Physical Contact and Care
It's not only the world outside that impacts your copper collection but also your own body and your care routines. The surface of copper reacts to the natural oils within your skin, so wearing moisturizers, perfumes, and generally just wearing your copper pieces all day will contribute to a quicker stage of oxidization. Excessive handling will also encourage the transfer of dirt, oils, and other substances to the surface of the copper.
Typical Timeline for Copper Jewelry Oxidation
The timeline for copper to show a green or blue patina due to oxidation can vary depending on environmental and contact factors. Naturally, it can take anything between several months and several years for the copper to change from its original color, and again, this will also depend on exposure, the age of copper, the temperature range, and handling.
Accelerating Oxidation for Aesthetic Purposes
Some people love the look of the patina on copper as it gives it character and the appearance of being an antique. Others may want to speed up the oxidation process so their copper jewelry enjoys a protective layer. If you want to shift the natural color of your copper, you don't have to wait for time to do it for you; there are home DIY methods for advancing the stage of oxidization.
DIY Oxidation Methods
Vinegar and Salt Solution:
- Mix equal parts white vinegar and table salt in a container.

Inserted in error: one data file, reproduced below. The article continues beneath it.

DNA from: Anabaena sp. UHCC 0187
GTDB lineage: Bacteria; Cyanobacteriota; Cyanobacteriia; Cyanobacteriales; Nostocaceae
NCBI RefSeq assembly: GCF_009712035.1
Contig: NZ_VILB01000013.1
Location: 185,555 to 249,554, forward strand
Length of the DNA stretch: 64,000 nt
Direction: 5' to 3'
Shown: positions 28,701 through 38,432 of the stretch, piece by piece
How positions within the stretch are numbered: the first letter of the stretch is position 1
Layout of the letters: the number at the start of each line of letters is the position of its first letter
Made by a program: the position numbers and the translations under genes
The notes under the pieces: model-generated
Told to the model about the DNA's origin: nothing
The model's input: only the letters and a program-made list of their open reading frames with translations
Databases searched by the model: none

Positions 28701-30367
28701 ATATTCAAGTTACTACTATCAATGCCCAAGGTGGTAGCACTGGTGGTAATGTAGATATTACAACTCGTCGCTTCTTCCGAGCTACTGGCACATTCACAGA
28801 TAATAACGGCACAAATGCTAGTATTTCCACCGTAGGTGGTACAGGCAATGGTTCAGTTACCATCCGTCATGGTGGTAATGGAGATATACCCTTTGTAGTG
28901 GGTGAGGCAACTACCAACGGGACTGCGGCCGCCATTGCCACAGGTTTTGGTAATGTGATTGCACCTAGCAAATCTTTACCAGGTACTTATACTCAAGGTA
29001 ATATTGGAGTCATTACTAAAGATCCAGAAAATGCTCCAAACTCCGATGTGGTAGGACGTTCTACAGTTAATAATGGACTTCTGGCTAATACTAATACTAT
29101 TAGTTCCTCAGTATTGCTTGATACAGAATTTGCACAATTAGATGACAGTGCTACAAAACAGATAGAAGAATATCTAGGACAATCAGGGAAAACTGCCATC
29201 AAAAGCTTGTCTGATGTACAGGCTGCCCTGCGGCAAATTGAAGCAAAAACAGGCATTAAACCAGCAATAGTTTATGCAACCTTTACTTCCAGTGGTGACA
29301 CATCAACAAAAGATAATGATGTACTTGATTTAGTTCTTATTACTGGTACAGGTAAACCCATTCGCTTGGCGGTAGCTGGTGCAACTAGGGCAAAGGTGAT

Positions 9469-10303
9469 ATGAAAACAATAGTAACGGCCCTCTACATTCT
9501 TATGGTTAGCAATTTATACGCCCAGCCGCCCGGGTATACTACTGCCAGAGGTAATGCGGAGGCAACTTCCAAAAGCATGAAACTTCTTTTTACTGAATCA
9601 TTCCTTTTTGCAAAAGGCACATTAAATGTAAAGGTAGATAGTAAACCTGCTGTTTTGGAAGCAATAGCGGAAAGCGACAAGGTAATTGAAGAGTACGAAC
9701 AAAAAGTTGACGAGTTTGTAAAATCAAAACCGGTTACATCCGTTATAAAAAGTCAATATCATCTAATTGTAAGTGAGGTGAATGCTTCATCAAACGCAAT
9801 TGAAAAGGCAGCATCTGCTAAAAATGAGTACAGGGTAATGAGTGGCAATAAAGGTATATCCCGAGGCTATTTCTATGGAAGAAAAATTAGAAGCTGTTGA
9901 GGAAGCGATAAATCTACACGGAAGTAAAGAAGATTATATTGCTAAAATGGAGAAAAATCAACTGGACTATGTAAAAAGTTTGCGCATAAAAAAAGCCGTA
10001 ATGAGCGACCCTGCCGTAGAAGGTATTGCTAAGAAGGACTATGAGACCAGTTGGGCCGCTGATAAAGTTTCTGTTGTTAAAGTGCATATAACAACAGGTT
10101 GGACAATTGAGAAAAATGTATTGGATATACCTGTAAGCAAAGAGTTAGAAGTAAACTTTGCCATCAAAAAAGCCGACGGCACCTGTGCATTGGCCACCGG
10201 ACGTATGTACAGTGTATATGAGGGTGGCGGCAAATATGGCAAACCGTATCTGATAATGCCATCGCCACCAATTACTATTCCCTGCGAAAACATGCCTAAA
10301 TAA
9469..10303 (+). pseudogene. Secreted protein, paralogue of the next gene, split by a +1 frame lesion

- Soak the copper jewelry in the solution, ensuring it is fully covered.
- Let the jewelry sit for at least 30 minutes to an hour, depending on how oxidized you want it to be.
- Check the jewelry periodically and remove it when the desired patina is achieved.
- Rinse the jewelry thoroughly with water.
- Pat dry with a clean cloth.
- Peel a couple of hard-boiled eggs and cut them into halves.
- Place the egg halves and the copper jewelry in an airtight container.
- Let the container sit for several hours or overnight.
- Remove the jewelry and gently clean it with sandpaper or steel wool to enhance the patina.
- Rinse the jewelry thoroughly with water and dry it with a clean cloth.
Safety and Precautions
The DIY methods mentioned for encouraging oxidation are safe and easy, as both are natural methods that steer away from the use of chemicals. However, you should always use gloves when working with anything that can irritate the skin. There are chemical solutions and special sprays out there that can speed up the oxidation process. If you are using chemicals or solutions to achieve oxidation, make sure that you work in a well-ventilated area to avoid inhaling fumes. You should also take precautions if you are using chemicals in spray bottles as this can get into the eyes and cause irritation - wearing protective goggles is also recommended.
Preserving and Caring for Oxidized Copper Jewelry